how exposed will my child be

Tonight my husband went on to facebook to update his status regarding our prenatal appointment this week. He realized his updates went to friends of friends and was peeved about this, he thought it was for friends only. He began poking around and noticed his images were public. This made him irate that their default was not some level of privacy. He is becoming very protective as a father and was upset that the ultrasound from week 8 was a public image on facebook.

You need to understand that my husband is one of the most transparent people I have ever met with his online dealings. When we first started dating I found out way too much about him and his internet life with one night of intense searching. Even now on twitter he tells people anything and everything. His followers may think it is part of his charm, I think it can be TMI a good deal of time but he does not give it a second thought.

I felt reassured to hear him be upset about any information about our child being out in the cyberworld unless he orchestrates it. I asked him when our baby is born if he will only go by an initial and only post photos I take of hands, feet, or action shots where the face is a blur. He is considering it.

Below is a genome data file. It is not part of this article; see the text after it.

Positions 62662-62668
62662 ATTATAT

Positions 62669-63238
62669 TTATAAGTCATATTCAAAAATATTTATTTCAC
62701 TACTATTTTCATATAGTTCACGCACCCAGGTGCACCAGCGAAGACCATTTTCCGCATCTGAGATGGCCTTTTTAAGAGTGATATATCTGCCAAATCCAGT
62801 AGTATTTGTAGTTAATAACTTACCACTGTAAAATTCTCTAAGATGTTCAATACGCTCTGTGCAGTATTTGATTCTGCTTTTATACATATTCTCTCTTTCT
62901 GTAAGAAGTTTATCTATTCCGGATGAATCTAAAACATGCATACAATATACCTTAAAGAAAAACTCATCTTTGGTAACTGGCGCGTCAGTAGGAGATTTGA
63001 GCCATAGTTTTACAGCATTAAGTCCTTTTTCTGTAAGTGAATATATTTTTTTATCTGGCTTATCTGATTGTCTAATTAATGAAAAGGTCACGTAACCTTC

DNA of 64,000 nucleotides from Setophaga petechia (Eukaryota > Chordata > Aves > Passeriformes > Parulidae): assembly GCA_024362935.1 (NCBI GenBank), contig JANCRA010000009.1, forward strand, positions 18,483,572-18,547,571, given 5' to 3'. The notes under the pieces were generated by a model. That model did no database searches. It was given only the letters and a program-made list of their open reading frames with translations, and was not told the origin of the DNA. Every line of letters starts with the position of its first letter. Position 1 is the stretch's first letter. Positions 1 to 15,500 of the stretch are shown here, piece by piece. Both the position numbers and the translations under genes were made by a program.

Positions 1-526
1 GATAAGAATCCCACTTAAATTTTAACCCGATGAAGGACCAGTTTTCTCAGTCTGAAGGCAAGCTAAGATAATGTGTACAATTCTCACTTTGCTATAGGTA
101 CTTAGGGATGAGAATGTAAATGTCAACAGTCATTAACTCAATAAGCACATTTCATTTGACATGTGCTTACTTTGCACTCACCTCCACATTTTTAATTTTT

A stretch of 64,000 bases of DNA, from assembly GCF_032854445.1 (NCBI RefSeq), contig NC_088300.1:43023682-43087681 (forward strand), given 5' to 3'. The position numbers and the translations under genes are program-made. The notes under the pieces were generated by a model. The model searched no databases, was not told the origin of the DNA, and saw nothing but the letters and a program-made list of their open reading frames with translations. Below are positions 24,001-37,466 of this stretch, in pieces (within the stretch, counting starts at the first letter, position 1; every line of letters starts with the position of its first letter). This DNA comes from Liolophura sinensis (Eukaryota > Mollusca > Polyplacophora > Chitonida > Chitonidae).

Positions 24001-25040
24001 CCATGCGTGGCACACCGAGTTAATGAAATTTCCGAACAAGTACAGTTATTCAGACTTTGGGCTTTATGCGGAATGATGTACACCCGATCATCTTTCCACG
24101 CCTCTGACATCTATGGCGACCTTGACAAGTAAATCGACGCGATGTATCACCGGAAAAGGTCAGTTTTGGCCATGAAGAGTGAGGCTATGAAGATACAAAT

I think making these decisions about how exposed a child will be are important. I know with my husband I sometimes catch myself censoring around him to make sure my words don’t end up in his twitter stream. A young child does not have that option. I also wonder what the future will hold and wonder if their classmates will be able to pull pictures of them playing in dirt when they are two. How will these images and words about them come back to haunt them as they grow up? Another thought is wondering if this exposure will be ethical. When children work in Hollywood there are strict laws regulating how often they are working, as blog subject matter they are never off the clock. It is just a world of hypotheticals we are exploring in my home right now.

It is a conversation my husband and I are glad to be engaged in. What about you? What compromises did you and your significant others make in this conversation?

my road to pregnancy

As my husband and I established our relationship we agreed to make a family with the criteria that we would not use artificial intervention if pregnancy did not work for us naturally. With these two criteria we researched and developed our preparation plan. I am writing this post to share some of our journey.

Over a year before we tried to conceive I read What to Eat Before, During, and After Pregnancy by Judith E. Brown.
Judith has impressive accolades to be considered an authority on this subject matter but respects the reader enough to cite a lot of sources through her chapters. I have a science-trained mind and I loved being able to access peer-reviewed literature and other established sources if I wanted more information on a topic. I need to revisit this book for the during and after aspect now but it helped a lot with the before, including what to look for in vitamins.

I was still not off of birth control as 2009 rolled around but had planned to give my body about six months off of them before trying to conceive. The next key book I read was Taking Charge of Your Fertility by Toni Weschler.